Last summer David Langhout, vice president of land acquisition for Taylor Woodrow Home's central Florida division, casually showed an aerial land photograph to John Peshkin, CEO for the company's North American operations.

“John, look what I'm going after,” Langhout told him.

Peshkin took one look at the green 80-acre rectangle of trees and pastureland surrounded by suburbia and sitting a scant mile from the blue Gulf of Mexico.

“Whatever it takes, Dave, you go get it,” Langhout recalls Peshkin telling him.

Six months and $40 million later, the Sarasota County land was in Taylor Woodrow's portfolio—one of the priciest per-acre purchases in Sarasota County history.

“We like the location,” says Douglas Schwartz, Taylor Woodrow's regional president for Florida home building. “We were surprised to find 80 contiguous acres left.”

And it was land on the main road to Siesta Key and only four miles from the center of the city of Sarasota. “It was one of those pieces that everyone just assumed would stay in the family,” Schwartz says.

The land had been in the Wilson family since 1945. Last summer Clyde H. Wilson Jr. decided to sell the land, which had sat in a family trust since the death of his father, Clyde H. Wilson Sr., in 1994. Rather than call a broker, Wilson called his accountant and an environmental consultant to provide a list of developers with the means to buy the family land, says Langhout.

RIPE FOR DEVELOPMENT: The 80 acres of land long owned by the Wilson family and surrounded by suburbia now belongs to Taylor Woodrow. Taylor Woodrow was on both lists.

“It was our lucky day,” when Wilson's accountant called to offer Taylor Woodrow a chance to bid on the land, says Langhout.

Taylor Woodrow, along with several other bidders, spent three months making offers. “He was an astute seller, and he worked with a number of folks,” says Schwartz. “The purchase price floated up to the market value.”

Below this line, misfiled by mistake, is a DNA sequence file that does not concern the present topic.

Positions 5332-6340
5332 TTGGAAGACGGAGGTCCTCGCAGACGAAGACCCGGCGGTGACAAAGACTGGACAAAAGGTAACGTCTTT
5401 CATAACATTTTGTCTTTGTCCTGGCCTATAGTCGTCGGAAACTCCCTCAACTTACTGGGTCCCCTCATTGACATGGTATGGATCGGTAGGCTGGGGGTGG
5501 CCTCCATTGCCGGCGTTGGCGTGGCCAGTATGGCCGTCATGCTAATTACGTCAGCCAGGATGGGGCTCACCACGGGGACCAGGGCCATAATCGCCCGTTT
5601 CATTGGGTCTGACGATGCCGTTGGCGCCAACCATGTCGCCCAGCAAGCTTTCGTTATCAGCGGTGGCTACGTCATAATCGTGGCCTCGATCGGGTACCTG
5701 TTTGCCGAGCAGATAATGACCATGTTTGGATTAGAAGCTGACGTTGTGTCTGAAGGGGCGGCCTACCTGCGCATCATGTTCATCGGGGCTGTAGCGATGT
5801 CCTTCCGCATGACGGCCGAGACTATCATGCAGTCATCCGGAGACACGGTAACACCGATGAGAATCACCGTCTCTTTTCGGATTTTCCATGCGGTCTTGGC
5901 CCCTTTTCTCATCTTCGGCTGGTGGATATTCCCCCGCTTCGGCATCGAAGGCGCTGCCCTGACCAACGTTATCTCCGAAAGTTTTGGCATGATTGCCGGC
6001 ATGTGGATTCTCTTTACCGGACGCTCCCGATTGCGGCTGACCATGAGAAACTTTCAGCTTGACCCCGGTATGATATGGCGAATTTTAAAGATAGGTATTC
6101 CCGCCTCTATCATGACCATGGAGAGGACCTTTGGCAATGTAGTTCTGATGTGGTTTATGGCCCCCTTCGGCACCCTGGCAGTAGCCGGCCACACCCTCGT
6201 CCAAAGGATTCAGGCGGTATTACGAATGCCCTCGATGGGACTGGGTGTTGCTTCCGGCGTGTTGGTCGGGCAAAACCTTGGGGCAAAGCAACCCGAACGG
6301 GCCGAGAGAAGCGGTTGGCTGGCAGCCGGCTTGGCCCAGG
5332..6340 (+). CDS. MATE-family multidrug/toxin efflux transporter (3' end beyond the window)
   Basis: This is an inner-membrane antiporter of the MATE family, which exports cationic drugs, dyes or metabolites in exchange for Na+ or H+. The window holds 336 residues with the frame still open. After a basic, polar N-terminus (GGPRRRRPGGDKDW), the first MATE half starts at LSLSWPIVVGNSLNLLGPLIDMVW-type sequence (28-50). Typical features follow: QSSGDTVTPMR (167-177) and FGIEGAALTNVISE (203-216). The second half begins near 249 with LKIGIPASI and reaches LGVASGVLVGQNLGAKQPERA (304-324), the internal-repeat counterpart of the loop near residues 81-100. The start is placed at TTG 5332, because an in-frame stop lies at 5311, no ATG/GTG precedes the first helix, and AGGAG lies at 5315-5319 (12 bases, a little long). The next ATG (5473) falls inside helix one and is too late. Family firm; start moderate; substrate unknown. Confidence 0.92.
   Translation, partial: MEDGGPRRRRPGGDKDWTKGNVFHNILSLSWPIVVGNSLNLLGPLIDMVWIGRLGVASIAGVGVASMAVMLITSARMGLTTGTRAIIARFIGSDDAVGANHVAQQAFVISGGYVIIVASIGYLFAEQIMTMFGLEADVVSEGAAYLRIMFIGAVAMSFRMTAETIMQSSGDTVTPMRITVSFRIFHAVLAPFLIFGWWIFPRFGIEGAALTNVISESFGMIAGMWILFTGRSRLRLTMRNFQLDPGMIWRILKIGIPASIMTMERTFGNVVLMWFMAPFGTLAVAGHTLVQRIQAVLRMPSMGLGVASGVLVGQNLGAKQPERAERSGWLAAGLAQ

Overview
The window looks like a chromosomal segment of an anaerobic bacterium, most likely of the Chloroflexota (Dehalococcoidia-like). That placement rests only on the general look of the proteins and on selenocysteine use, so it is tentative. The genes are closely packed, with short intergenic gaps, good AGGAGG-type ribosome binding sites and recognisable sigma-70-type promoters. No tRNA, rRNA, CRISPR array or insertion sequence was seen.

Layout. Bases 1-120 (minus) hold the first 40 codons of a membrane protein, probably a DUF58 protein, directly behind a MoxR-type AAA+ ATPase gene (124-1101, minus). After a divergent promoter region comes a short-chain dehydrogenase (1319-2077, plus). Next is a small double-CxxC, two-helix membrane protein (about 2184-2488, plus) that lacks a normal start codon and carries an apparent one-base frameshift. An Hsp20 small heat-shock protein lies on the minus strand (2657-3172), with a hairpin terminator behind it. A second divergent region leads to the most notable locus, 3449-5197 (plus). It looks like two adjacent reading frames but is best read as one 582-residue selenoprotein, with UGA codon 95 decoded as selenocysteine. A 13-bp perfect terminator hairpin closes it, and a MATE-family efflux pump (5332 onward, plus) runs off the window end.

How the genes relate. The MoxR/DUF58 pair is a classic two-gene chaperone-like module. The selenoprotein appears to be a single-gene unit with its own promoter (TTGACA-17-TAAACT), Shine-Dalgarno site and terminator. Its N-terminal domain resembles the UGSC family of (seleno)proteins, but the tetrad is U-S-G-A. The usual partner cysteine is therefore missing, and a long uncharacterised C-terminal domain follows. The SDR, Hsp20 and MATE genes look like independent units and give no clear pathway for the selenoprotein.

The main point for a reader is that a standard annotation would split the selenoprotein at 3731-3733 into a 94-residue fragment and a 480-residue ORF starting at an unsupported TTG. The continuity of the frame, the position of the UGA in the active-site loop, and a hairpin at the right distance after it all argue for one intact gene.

Taylor Woodrow, however, was not the top bidder. Wilson told Taylor Woodrow another purchaser had offered $2 million more, but that he had decided Taylor Woodrow was a higher-quality builder who would leave a better legacy on the family's land.

Taylor Woodrow's financial means is likely to have played a part as well, says Schwartz.

“I think there were a couple of things that we did that gave him some confidence that we were more likely to close on the property,” says Schwartz.

Taylor Woodrow bid on the land last summer when the market was peaking. It closed in January, just as it had become clear the market was slowing. No worries, says Langhout. “His [Peshkin's] belief was that, with this type of location, it doesn't matter what the market conditions are, we can create a community that can sell,” Langhout explains.

“We like Florida,” says Schwartz. “We like the demographics that it has going for it.”

Taylor Woodrow's North American headquarters are nearby, just across the Sarasota line in Bradenton.

“We paid well for the land,” says Schwartz. “But land is getting more expensive all the time. Although the number was big, it was the right land.”

The parcel was more valuable because it came entitled for residential development—4.5 units per acre. Finding land with entitlements, as well as the availability of utility infrastructure, is becoming a huge challenge in Florida. Wilson had the land rezoned from agricultural to residential before he offered it for sale. And Taylor Woodrow is submitting a site plan that should only require county staff approval—no need for public hearings or votes from elected officials before construction can begin, says Langhout.

The site does have some site planning challenges to achieve the full density of 360 homes. Some of the land is environmentally sensitive, and Taylor Woodrow plans to set aside 30 percent as permanent open space laced with walking trails.

The community, recently named Pacifico, will have a Tuscany feel, says Lonnie Herman, Taylor Woodrow's vice president of sales and marketing for central Florida. “And we are going to incorporate a lot of things that are California,” he says.

While Pacifico will not be age-restricted, the marketing will be targeted at 50-somethings, Sarasota's main demographic.

Most of the homes will be attached—townhomes or stacked quadriplexes with the look of townhomes. However, 100 detached courtyard homes are planned as well. The homes will range from 2,100 to 2,400 square feet and sell for between $600,000 and $800,000, says Langhout.

Sales should begin late this year, with construction next year. And the company already has a name for the top of the list. The former owner, who is still currently still living in the family home on the land, wants to have first dibs on one of the new houses.

“Very early on, he said, ‘I want to buy a unit there and I am willing to pay market, but I want first choice,'” says Langhout.

Learn more about markets featured in this article: Bradenton, FL.